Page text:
What do a plant-based egg and dairy alternative food company, an artificial intelligence healthcare platform and a modern bidet attachment manufacturer have in common? All three are start-ups founded by female Cornell alumnae and, according to Forbes Magazine, are also three of the top 50 most innovative women-led startups in tech.
Phaedra Anestassia ’14 first began developing Spero Foods’ plant-based versions of cheese and eggs as a way to relieve symptoms from her “chronic illness,” according to the company’s website. After making the switch to plant-based foods, Anestassia “started to forget what sick even felt like.”
“I spent years working in software engineering and data analysis for both corporate and start-up entities, but was never satisfied,” Anestassia said on the Spero website. “I knew there was something more that truly mattered to me and the world at large — something I just had to do.”
Armed with her background in biosciences and optimization, Anestassia turned her efforts towards creating sustainable, nutritious plant-based alternatives for dairy and egg products. Soon after, Spero — meaning “I hope” in Italian — was born.
Since the company’s start in 2016, the full line of products has since expanded to include dairy-free chevre cheeses, liquid egg alternatives and even whipped cinnamon cheesecake. Six ounces of Spero goat-cheese product costs around nine dollars.
After graduating from Cornell, Agrawal started an organic pizza restaurant which later become a chain of restaurants called WILD, then in 2014 began working on THINX and anti-incontinence underwear company ICON. She founded TUSHY in 2015, which makes bidets that attach to typical toilets, and is now the company’s Chief Creative Officer.
The company has gained traction, even garnering a shout-out on SNL late last year.
Once known as the taboo-busting, feminism-driven CEO of menstrual underwear maker and millennial phenomenon THINX, Agrawal was ousted in 2017 after employees alleged sexual harassment and misconduct including fat-shaming and penalizing workers who took maternity leave. The complaint was later withdrawn after a settlement was reached.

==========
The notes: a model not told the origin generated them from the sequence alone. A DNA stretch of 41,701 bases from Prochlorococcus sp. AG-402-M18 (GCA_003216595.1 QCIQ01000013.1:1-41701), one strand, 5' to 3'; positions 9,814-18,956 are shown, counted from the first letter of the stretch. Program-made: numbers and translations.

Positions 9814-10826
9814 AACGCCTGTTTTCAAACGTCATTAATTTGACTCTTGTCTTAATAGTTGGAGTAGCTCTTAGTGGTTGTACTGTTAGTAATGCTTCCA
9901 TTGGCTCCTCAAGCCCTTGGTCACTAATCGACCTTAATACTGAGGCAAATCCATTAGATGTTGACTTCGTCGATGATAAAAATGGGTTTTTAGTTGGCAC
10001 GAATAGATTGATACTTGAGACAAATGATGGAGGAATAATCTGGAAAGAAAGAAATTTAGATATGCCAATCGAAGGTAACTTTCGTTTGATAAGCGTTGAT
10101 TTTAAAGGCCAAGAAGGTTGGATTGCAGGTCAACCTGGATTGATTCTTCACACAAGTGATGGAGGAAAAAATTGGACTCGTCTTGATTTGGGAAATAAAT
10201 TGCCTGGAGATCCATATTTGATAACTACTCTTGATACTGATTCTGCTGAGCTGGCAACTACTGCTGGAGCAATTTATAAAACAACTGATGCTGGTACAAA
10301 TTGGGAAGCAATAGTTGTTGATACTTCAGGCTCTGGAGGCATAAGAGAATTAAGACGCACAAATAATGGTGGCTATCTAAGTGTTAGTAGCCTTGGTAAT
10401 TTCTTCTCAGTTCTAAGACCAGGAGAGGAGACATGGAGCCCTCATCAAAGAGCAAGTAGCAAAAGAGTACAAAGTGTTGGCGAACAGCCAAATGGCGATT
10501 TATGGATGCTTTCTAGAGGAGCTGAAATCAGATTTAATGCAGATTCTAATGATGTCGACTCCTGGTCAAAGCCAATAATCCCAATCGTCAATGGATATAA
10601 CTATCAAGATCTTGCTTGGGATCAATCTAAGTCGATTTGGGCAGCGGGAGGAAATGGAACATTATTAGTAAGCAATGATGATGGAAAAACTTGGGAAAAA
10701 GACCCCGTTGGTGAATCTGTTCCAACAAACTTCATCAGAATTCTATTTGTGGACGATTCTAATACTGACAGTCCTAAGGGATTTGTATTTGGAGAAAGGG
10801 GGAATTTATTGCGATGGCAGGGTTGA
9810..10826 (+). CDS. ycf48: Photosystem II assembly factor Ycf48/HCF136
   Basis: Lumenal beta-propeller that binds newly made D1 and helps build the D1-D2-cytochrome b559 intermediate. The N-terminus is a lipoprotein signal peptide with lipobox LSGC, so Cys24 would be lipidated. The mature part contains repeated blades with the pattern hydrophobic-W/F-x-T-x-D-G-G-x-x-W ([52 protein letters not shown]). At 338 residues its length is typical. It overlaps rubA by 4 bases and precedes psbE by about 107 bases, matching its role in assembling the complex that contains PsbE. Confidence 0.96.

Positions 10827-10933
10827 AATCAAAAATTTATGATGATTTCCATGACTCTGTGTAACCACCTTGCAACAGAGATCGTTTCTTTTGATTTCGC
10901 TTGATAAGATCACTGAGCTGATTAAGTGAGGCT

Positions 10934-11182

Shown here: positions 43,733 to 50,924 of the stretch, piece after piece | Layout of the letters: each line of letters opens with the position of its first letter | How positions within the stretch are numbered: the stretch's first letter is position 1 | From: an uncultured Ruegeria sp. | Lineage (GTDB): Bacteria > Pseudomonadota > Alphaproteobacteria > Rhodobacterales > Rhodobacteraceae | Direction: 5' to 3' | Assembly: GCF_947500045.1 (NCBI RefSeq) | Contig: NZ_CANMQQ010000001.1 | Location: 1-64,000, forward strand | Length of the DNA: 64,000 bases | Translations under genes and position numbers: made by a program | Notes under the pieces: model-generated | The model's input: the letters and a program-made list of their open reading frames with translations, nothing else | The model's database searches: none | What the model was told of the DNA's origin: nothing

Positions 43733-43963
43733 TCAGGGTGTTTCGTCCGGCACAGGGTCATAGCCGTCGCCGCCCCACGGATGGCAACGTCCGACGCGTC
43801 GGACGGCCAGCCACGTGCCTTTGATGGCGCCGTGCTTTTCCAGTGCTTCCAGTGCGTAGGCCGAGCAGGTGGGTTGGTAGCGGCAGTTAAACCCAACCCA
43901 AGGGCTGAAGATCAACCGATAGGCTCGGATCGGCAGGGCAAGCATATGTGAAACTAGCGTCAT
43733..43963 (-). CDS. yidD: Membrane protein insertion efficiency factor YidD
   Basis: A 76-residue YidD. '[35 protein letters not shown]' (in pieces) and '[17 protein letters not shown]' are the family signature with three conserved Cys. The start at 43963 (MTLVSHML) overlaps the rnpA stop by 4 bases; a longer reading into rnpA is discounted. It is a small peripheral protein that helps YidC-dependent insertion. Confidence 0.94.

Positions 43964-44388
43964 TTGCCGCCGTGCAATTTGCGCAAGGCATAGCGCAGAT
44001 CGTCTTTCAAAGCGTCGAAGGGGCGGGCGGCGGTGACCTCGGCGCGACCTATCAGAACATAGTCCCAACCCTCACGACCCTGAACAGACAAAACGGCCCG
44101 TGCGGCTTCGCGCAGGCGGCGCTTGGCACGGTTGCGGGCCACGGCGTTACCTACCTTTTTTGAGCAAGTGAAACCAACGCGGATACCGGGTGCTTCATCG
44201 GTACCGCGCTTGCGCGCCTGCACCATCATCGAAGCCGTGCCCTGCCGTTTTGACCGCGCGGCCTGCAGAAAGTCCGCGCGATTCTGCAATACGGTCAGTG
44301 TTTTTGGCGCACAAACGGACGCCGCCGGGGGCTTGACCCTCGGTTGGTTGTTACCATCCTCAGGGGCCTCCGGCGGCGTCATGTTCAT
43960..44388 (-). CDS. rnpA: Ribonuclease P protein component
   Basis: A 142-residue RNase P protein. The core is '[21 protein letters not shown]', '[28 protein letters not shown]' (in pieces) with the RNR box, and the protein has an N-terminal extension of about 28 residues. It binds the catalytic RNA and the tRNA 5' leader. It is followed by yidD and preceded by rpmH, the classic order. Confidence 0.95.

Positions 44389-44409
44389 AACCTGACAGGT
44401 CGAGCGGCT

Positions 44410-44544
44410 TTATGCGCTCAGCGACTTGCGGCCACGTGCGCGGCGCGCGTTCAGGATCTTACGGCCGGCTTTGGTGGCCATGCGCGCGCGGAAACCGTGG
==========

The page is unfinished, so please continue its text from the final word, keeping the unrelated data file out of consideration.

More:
Cornell alumna Dr. Iya Khalil Ph.D. ’01 is the co-founder and chief commercial officer of her start-up, GNS Healthcare, a data analytics company that uses AI to help healthcare providers optimize patient treatments.
The company, which Khalil founded in 2000 with fellow Cornell alumnus Colin Hill M.A. ’00, has since acquired $54.3 million in funding from venture capitalists and other investors, moving its headquarters from Ithaca to biotech hub Cambridge, M.A.
In the past, GNA Healthcare has worked on projects varying from analyzing standards for federal healthcare reform to teaming up with pharmaceutical companies to predict patients’ responses to experimental drugs.
“Given that we now have the capability to unravel our biology, and predict how to intervene to get to the best possible outcomes, our challenge then becomes how do we apply this to every disease and every aspect of our health, including how we age,” Khalil said in a recent interview with the Precision Medicine World Conference.
“I look forward to a time where we can predict serious illness or life-threatening events well before they happen and actually prevent them,” she continued.
According to Forbes, the 12.3 million women-led start-ups in the nation have not received the same access to capital that men have received — women-led startups received only 2.2 percent of investor funding last year.
Correction: A previous version of this article stated that Miki Agrawal is no longer actively involved at TUSHY. In fact, she is TUSHY’s Chief Creative Officer. Furthermore, the 2017 accusations against Agrawal alleged sexual harassment, not sexual assault, and were later settled and withdrawn. The current version of the article reflects these changes.